The latest sandboxed versions of Adobe Reader are vulnerable to a zero day that has been packaged with a version of the Blackhole exploit kit, according to Russian security firm, Group-IB.
The company says an exploit, using a zero day flaw affecting Adobe Reader X and XI, overcomes the sandboxing protections Adobe began implementing in its Reader products released since 2010.
The company released a You Tube video displaying how the exploit worked.
Adobe tapped Google and Microsoft in 2009 to kickstart its sandboxing efforts for Reader, which today remains the second most targeted software, according to Kaspersky Lab’s Q3 2012 threat report.
Group IB says the zero day is being sold in “small circles of the underground” for between US$30,000 and US$50,000 and that it has been packaged with the infamous exploit kit, Blackhole, typically associated with trojan attacks on banking customers.
The company’s statement provides little detail about how the exploit overcomes Adobe’s sandboxed “Protected Mode”, which is meant to thwart exploits by presenting details in a PDF in an isolated container.
If Group IB’s discovery is confirmed and Adobe patches it, it would end the software maker’s two year run on zero real attacks against the sandboxed versions of Reader. Just last month Adobe announced it had “not seen any exploits in the wild that break out of the Adobe Reader and Acrobat X sandbox.”
Group-IB announced its find and the You Tube video before alerting Adobe to the flaw, which itself had no details about the claimed vulnerability on Wednesday.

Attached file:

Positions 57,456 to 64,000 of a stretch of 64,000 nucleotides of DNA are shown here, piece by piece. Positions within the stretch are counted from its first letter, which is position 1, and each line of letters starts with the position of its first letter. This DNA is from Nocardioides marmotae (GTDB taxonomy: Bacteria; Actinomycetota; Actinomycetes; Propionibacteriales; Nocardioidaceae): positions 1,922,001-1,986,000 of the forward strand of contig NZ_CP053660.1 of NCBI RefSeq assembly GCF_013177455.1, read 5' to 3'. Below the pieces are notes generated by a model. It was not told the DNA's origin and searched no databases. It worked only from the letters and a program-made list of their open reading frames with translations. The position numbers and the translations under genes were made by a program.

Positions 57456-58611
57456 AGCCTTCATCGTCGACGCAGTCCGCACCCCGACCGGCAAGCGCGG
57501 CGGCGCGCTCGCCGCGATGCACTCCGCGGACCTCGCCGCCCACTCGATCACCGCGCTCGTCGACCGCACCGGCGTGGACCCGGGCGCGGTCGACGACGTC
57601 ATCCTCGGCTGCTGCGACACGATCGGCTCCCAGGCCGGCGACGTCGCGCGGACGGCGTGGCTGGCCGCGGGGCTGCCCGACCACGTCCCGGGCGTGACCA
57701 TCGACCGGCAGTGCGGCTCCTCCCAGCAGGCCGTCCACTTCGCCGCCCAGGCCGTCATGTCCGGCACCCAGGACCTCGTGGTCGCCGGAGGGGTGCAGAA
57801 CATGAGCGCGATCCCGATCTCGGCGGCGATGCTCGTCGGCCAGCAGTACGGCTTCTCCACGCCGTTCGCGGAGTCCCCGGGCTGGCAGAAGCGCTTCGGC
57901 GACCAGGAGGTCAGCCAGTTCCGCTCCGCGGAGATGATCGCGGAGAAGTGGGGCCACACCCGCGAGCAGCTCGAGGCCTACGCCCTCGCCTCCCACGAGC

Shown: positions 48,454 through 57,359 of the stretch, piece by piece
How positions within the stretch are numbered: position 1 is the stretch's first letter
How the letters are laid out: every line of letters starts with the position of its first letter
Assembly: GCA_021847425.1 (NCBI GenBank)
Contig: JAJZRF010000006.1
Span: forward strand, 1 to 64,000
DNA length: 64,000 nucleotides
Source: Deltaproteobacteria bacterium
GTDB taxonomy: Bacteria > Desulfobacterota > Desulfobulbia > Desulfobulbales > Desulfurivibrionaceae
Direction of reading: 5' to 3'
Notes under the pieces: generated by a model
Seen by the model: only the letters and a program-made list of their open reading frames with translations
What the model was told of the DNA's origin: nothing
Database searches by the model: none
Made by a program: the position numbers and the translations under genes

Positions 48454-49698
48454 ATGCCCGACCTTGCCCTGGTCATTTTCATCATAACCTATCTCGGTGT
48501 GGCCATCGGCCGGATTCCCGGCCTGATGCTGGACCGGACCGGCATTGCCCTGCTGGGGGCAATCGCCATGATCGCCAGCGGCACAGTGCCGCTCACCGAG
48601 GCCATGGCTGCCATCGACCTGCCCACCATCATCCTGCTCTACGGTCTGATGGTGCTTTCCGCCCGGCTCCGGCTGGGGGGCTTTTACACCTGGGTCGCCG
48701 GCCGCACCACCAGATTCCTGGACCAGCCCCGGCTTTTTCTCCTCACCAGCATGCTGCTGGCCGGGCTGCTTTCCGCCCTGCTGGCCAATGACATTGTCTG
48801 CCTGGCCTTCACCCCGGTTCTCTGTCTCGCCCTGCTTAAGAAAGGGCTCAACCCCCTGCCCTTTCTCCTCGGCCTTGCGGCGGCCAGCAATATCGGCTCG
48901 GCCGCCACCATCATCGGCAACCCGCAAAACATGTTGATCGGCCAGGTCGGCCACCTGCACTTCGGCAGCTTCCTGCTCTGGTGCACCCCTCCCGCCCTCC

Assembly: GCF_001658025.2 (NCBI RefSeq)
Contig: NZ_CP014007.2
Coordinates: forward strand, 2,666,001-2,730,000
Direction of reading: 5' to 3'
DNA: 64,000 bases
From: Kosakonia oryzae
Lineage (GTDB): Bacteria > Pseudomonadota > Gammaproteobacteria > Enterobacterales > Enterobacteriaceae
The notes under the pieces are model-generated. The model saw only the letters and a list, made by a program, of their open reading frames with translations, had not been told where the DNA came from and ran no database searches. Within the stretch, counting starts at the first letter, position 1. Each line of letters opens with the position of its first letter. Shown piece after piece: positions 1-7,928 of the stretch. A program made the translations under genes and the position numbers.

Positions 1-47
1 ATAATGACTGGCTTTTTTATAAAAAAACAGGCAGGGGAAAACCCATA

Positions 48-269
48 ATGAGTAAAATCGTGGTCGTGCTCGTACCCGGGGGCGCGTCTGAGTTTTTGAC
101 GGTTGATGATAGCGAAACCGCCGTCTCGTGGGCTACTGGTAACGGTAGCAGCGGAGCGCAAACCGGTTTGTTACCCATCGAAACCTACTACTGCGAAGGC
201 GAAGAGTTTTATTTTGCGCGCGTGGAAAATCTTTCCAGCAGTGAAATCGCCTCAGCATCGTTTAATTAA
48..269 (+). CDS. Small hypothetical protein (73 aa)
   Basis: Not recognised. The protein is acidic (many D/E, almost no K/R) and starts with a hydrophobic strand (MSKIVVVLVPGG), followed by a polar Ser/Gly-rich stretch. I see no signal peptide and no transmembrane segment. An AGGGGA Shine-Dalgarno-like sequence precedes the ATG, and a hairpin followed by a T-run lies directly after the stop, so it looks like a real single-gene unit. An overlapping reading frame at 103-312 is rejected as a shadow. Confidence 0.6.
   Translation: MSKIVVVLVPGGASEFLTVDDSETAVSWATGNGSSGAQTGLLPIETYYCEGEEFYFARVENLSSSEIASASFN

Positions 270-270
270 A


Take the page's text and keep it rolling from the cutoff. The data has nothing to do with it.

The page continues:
“We have not actually received a report with details to confirm the finding,” Adobe spokesperson, Wiebke Lips told CSO.com.au.
“We saw the claim from Group IB, but we haven’t received any details. Adobe PSIRT has reached out to Group-IB. Without additional details, there is nothing we can do, unfortunately—beyond continuing to monitor the threat landscape and working with our partners in the security community, as always.”
A few hours later however Group IB US spokesperson Dan Clemente told CSO.com.au that it had advised Adobe of the flaw.
Clemente said the flaw appears to only affect Adobe Reader, adding that "yes, it was communicated to Adobe."
Group-IB’s head of international projects Andrey Komarov has said the vulnerability can only be exploited after the user closes and re-launches the browser while another variant relies on social engineering.
“Either way, the vulnerability is a very significant vector, bypassing the internal Adobe X sandbox, which is appealing for cybercrime gangs because in the past there was no documented method of how to bypass it with shellcode execution,” he said.